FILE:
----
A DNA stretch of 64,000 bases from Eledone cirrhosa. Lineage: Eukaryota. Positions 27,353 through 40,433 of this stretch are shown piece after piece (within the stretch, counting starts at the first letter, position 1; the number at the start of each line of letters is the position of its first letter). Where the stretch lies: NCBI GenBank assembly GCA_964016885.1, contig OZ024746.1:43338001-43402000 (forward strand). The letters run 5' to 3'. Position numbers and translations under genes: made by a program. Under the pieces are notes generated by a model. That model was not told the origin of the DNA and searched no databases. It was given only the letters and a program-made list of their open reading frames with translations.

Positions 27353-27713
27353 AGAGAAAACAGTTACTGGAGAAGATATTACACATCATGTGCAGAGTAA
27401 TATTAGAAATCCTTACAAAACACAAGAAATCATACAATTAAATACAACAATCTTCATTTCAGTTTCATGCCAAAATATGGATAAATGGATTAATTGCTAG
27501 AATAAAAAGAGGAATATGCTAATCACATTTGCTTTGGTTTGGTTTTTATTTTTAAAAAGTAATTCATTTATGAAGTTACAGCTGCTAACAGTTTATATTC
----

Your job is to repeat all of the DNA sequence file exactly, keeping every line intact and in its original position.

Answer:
A DNA stretch of 64,000 bases from Eledone cirrhosa. Lineage: Eukaryota. Positions 27,353 through 40,433 of this stretch are shown piece after piece (within the stretch, counting starts at the first letter, position 1; the number at the start of each line of letters is the position of its first letter). Where the stretch lies: NCBI GenBank assembly GCA_964016885.1, contig OZ024746.1:43338001-43402000 (forward strand). The letters run 5' to 3'. Position numbers and translations under genes: made by a program. Under the pieces are notes generated by a model. That model was not told the origin of the DNA and searched no databases. It was given only the letters and a program-made list of their open reading frames with translations.

Positions 27353-27713
27353 AGAGAAAACAGTTACTGGAGAAGATATTACACATCATGTGCAGAGTAA
27401 TATTAGAAATCCTTACAAAACACAAGAAATCATACAATTAAATACAACAATCTTCATTTCAGTTTCATGCCAAAATATGGATAAATGGATTAATTGCTAG
27501 AATAAAAAGAGGAATATGCTAATCACATTTGCTTTGGTTTGGTTTTTATTTTTAAAAAGTAATTCATTTATGAAGTTACAGCTGCTAACAGTTTATATTC